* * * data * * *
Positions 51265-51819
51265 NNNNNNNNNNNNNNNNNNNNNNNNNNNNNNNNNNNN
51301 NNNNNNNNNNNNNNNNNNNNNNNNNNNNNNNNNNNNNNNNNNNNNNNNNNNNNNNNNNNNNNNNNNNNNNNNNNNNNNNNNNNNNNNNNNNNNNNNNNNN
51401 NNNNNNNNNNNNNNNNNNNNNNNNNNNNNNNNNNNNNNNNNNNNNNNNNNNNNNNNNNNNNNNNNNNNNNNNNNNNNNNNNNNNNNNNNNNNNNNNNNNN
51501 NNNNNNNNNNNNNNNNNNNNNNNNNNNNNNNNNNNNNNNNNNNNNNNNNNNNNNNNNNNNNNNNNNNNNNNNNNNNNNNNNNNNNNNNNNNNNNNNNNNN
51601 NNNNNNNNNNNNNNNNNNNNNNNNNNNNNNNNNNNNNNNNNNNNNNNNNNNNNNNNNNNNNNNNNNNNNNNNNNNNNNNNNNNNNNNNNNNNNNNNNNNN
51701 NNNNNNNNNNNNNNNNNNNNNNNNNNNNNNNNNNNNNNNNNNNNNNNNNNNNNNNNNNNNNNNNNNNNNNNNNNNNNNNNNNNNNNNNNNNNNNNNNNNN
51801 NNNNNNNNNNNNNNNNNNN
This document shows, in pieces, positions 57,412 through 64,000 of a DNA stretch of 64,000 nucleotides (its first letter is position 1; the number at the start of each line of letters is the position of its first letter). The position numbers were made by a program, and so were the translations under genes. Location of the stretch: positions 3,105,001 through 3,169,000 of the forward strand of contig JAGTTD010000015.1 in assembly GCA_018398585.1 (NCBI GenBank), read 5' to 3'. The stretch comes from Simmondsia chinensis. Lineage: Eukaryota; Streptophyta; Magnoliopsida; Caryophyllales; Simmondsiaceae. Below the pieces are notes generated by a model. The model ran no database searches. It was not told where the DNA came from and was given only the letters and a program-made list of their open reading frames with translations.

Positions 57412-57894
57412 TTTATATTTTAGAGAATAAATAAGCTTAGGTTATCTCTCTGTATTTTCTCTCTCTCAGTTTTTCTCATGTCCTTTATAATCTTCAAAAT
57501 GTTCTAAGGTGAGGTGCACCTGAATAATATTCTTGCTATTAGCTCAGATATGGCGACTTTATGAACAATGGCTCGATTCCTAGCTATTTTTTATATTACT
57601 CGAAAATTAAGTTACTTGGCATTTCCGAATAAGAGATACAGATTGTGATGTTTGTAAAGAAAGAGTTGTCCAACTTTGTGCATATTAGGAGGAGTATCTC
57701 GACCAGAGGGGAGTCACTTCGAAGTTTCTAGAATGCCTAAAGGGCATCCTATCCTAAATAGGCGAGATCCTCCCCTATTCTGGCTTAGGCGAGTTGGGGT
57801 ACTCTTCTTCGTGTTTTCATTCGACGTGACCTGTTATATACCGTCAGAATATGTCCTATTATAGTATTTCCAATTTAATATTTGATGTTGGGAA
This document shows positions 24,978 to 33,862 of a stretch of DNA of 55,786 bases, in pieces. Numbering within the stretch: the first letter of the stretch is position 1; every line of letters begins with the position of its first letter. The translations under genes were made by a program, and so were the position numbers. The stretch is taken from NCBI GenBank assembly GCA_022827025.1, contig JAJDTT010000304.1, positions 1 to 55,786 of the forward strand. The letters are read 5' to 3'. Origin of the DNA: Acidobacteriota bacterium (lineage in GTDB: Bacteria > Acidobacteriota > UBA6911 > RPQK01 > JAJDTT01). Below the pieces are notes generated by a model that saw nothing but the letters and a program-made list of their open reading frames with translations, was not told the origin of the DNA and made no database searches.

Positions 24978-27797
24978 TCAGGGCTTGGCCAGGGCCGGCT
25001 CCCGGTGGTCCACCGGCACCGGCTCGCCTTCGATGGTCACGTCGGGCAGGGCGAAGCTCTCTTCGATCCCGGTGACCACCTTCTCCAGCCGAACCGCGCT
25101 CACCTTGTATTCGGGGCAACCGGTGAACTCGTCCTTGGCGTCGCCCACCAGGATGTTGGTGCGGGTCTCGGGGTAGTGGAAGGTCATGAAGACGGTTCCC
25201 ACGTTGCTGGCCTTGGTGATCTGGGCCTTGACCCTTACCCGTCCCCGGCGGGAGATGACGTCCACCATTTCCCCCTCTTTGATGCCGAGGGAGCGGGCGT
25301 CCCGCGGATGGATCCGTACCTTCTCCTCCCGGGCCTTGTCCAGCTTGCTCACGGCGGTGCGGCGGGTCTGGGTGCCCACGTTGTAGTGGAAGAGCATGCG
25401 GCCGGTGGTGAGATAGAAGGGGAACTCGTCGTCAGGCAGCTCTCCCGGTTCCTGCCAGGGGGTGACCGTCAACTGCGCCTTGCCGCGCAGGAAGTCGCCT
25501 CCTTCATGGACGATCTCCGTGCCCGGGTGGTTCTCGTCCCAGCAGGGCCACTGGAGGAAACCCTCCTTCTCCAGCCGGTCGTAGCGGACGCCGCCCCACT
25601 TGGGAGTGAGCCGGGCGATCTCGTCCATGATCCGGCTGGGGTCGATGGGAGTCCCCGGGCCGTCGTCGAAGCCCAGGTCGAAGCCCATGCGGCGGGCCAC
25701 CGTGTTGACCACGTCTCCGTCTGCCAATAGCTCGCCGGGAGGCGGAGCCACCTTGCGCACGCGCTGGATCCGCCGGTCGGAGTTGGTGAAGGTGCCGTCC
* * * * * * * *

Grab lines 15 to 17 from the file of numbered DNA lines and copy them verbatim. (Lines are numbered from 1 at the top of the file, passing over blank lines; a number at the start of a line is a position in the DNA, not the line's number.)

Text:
57801 ACTCTTCTTCGTGTTTTCATTCGACGTGACCTGTTATATACCGTCAGAATATGTCCTATTATAGTATTTCCAATTTAATATTTGATGTTGGGAA
This document shows positions 24,978 to 33,862 of a stretch of DNA of 55,786 bases, in pieces. Numbering within the stretch: the first letter of the stretch is position 1; every line of letters begins with the position of its first letter. The translations under genes were made by a program, and so were the position numbers. The stretch is taken from NCBI GenBank assembly GCA_022827025.1, contig JAJDTT010000304.1, positions 1 to 55,786 of the forward strand. The letters are read 5' to 3'. Origin of the DNA: Acidobacteriota bacterium (lineage in GTDB: Bacteria > Acidobacteriota > UBA6911 > RPQK01 > JAJDTT01). Below the pieces are notes generated by a model that saw nothing but the letters and a program-made list of their open reading frames with translations, was not told the origin of the DNA and made no database searches.

Positions 24978-27797